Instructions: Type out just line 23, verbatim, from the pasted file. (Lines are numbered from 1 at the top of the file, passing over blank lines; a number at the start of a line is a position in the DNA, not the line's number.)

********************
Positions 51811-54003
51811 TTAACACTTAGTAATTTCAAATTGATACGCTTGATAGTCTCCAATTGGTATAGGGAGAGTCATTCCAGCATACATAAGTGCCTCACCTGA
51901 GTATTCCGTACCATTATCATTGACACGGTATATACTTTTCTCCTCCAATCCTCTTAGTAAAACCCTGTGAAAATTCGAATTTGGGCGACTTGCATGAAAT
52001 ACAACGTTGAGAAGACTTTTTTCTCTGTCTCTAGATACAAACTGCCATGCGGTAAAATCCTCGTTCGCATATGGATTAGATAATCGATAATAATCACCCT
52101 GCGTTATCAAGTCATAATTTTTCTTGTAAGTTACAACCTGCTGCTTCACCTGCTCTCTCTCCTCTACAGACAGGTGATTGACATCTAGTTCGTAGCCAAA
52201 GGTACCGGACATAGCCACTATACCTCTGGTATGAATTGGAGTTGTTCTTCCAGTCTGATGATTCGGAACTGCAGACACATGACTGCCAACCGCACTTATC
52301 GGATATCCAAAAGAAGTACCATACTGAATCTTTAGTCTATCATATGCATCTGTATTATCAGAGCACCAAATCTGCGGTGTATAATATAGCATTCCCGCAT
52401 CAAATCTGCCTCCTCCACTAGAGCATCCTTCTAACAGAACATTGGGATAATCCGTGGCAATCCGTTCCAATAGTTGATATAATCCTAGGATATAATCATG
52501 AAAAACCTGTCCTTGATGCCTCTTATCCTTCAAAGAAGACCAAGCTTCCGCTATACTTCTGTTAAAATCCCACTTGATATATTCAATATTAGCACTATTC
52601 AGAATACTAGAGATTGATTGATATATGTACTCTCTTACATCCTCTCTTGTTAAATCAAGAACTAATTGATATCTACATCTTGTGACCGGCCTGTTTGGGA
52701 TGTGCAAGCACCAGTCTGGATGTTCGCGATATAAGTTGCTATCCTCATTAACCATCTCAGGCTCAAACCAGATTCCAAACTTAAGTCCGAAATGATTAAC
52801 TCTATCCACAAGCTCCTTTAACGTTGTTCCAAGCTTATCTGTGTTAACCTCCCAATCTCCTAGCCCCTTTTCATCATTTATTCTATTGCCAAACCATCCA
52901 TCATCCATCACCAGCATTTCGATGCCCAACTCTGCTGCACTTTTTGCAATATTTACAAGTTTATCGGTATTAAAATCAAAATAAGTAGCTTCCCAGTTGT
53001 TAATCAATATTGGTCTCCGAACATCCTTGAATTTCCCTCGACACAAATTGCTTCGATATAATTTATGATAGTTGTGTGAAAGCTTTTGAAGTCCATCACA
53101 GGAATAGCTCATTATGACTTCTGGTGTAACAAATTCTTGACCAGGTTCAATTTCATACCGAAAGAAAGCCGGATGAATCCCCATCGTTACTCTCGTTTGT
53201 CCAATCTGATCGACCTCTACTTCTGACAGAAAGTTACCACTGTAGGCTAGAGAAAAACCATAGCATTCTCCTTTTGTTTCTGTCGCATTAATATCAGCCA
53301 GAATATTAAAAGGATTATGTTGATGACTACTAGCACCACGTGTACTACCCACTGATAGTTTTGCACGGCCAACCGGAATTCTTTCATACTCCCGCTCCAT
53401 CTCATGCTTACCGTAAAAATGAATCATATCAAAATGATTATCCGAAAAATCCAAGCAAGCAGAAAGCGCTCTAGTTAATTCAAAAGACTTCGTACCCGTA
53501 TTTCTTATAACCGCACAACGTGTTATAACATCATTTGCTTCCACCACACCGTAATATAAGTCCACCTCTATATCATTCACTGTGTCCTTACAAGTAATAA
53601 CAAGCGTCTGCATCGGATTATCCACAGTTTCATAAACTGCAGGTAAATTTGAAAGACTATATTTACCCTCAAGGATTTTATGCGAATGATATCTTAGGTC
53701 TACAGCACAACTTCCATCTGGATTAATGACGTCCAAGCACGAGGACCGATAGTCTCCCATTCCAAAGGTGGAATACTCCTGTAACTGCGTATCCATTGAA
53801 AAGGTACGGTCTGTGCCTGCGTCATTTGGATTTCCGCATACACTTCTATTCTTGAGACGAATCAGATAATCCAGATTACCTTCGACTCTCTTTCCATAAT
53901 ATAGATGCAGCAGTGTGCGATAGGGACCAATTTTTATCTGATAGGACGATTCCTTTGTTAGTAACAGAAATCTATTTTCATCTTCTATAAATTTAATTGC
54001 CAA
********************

53901 ATAGATGCAGCAGTGTGCGATAGGGACCAATTTTTATCTGATAGGACGATTCCTTTGTTAGTAACAGAAATCTATTTTCATCTTCTATAAATTTAATTGC